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In re J.W.

Court of Appeals of Texas, Tenth District

May 1, 2019

IN THE INTEREST OF J.W., A CHILD

          From the 85th District Court Brazos County, Texas Trial Court No. 17-001284-CV-85

          Before Chief Justice Gray, Justice Davis, and Justice Neill

          MEMORANDUM OPINION

          JOHN E. NEILL JUSTICE

         John W. and Gena T. appeal from the trial court's judgment that terminated the parent-child relationship between them and their child, J.W. After hearing all the evidence, the jury found by clear and convincing evidence that the parental rights of John W. and Gena T. should be terminated. The trial court entered an amended order of termination in accordance with the jury verdict. We affirm.

         Facts

         John W. and Gena T. married in February 2016. Gena T. had two children from previous relationships. Her parental rights to one child were previously terminated and the other child lives with his father. John W. did not have any children at the time he married Gena T. J.W. was born on April 24, 2017, at the home of John W. and Gena T. After his birth, he was taken to the hospital where he was intubated for respiratory problems because he aspirated meconium. Soon after his birth, J.W. tested positive for five controlled substances, and he began experiencing withdrawal symptoms. Gena T. tested positive for opiates and amphetamine. J.W. began treatment for the withdrawal symptoms. He remained in the hospital for almost a month and then he was placed with an unrelated foster family.

         Mother's Appeal

         In presenting this appeal, counsel for Gena T. filed a brief pursuant to Anders v. California asserting that she has conducted a review of the record and found no arguable issues to raise on appeal. See Anders v. California, 386 U.S. 738, 87 S.Ct. 1396, 18 L.Ed.2d 493 (1967).

         The brief filed meets the requirements of Anders by presenting a professional evaluation of the record and demonstrating why there are no arguable grounds to be advanced on appeal. Additionally, Gena T.'s attorney advised her that she had filed the brief pursuant to Anders, that Gena T. had the right to review the record and file a pro se response on her own behalf, and provided Gena T. with a copy of the record. Although given the opportunity, Gena T. did not file a response with this Court.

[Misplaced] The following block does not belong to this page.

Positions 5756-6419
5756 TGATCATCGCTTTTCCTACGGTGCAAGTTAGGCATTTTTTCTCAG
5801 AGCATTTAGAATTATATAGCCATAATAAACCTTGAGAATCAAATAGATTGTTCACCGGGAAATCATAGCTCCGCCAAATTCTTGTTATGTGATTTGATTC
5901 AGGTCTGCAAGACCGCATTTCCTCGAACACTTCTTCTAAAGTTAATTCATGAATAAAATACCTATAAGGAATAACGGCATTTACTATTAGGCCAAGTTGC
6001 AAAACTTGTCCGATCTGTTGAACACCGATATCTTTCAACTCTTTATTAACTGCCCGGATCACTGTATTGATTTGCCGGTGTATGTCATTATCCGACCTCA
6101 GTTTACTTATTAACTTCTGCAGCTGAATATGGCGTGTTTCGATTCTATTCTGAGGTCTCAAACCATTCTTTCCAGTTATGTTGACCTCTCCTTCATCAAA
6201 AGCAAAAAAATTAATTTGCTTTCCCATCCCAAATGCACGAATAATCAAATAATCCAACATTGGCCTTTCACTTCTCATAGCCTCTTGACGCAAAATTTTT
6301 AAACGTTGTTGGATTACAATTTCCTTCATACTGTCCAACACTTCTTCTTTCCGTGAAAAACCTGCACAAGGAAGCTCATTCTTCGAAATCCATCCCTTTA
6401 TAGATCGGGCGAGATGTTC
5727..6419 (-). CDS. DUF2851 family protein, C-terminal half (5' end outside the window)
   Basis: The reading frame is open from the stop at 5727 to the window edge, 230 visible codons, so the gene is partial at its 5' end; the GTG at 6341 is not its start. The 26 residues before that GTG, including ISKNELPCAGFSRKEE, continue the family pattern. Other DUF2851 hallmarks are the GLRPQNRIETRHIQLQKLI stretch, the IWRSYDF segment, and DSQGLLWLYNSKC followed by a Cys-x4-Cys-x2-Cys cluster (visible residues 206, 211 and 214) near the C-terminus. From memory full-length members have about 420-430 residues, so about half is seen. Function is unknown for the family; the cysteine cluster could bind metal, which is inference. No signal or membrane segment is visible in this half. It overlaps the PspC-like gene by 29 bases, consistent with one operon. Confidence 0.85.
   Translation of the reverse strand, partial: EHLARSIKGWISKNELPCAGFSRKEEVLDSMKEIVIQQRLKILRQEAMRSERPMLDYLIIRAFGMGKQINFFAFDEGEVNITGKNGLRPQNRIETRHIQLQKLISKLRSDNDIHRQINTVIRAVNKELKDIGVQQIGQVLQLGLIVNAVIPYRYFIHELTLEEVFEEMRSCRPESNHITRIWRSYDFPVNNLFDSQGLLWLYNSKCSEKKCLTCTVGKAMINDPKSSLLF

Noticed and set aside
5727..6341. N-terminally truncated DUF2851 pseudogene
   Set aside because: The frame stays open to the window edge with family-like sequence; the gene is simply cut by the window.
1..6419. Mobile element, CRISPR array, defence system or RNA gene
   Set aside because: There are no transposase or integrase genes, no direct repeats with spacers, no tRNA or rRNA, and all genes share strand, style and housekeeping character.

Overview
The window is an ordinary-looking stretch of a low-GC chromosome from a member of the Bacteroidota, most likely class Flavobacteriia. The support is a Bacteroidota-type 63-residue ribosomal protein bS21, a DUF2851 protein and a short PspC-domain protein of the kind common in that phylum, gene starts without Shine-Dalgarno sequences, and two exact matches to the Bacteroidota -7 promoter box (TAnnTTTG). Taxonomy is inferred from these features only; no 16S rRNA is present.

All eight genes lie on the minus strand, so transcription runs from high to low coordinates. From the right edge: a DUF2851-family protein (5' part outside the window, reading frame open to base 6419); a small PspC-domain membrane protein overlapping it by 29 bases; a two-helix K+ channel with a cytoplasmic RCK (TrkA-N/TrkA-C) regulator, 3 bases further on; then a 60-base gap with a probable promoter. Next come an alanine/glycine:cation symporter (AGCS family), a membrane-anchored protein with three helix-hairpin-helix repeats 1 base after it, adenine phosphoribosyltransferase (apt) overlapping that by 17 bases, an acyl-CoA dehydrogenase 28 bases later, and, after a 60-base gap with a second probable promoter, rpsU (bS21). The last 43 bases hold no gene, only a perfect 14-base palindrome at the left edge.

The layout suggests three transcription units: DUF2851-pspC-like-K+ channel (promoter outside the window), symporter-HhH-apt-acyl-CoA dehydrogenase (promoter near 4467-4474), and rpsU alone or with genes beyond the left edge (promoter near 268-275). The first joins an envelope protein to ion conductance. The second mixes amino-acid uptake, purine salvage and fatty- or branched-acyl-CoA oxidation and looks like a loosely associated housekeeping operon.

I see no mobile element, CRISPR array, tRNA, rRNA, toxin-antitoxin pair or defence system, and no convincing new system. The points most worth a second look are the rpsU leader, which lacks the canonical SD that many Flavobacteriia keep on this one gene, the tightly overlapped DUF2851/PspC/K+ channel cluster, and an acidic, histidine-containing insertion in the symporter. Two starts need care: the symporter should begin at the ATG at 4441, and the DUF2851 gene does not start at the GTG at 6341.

The amended order of termination recites that the jury was given the following instruction with respect to Gena T.:

For the parent-child relationship in this case to be terminated with respect to [Gena T.], the mother of the child, [J.W.], it must be proven by clear and convincing evidence that at least one of the following events has occurred:
1. [Gena T.] knowingly placed or knowingly allowed the child to remain in conditions or surroundings which endangered the physical or emotional well-being of the child.
2. [Gena T.] engaged in conduct or knowingly placed the child with persons who engaged in conduct which endangered the physical or emotional well-being of the child.
3. [Gena T.] had her parent-child relationship terminated with respect to another child based on a finding that her conduct was in violation of § 161.001 (b) (1) (D) or (E), Texas Family Code.
4. [Gena T.] failed to comply with the provisions of a court order that specifically established the actions necessary for the mother to obtain the return of the child who had been in the permanent or temporary managing conservatorship of the Department of Family and Protective Services for not less than nine months as a result of the child's removal from the parent under Chapter 262 for the abuse and neglect of the child.
5. [Gena T.] used a controlled substance, as defined by Chapter 481, Health and Safety Code, in a manner that endangered the health or safety of the child, and (1) failed to complete a court-ordered substance abuse treatment program; or (2) after completion of a court-ordered substance abuse treatment program continued to abuse a controlled substance.
In addition, it must be proven by clear and convincing evidence that termination of the parent-child relationship would be in the best interest of the child. Some factors to consider in determining the best interest of the child are:
1. the desires of the child;
2. the emotional and physical needs of the child, now and in the future;
3. the emotional and physical danger to the child, now and in the future;
4. the parenting ability of the individuals seeking custody;
5. the programs available to assist those individuals to promote the best interest of the child;
6. the plans for the child of those individuals or by the agency seeking custody;
7. the stability of the home or proposed placement;
8. the acts or omissions of the parent that may indicate that the existing parent-child relationship is not a proper one; and
9. any excuse for the acts or omissions of the parent.

         The jury found that the parent-child relationship between Gena T. ...


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